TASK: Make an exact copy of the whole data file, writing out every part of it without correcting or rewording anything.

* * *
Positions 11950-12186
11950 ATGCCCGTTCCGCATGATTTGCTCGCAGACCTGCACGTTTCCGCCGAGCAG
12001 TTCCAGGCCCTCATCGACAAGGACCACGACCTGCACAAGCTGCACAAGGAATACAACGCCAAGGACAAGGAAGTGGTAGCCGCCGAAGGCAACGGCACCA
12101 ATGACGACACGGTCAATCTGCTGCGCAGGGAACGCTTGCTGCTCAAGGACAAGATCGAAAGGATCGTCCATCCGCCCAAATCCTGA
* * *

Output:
Positions 11950-12186
11950 ATGCCCGTTCCGCATGATTTGCTCGCAGACCTGCACGTTTCCGCCGAGCAG
12001 TTCCAGGCCCTCATCGACAAGGACCACGACCTGCACAAGCTGCACAAGGAATACAACGCCAAGGACAAGGAAGTGGTAGCCGCCGAAGGCAACGGCACCA
12101 ATGACGACACGGTCAATCTGCTGCGCAGGGAACGCTTGCTGCTCAAGGACAAGATCGAAAGGATCGTCCATCCGCCCAAATCCTGA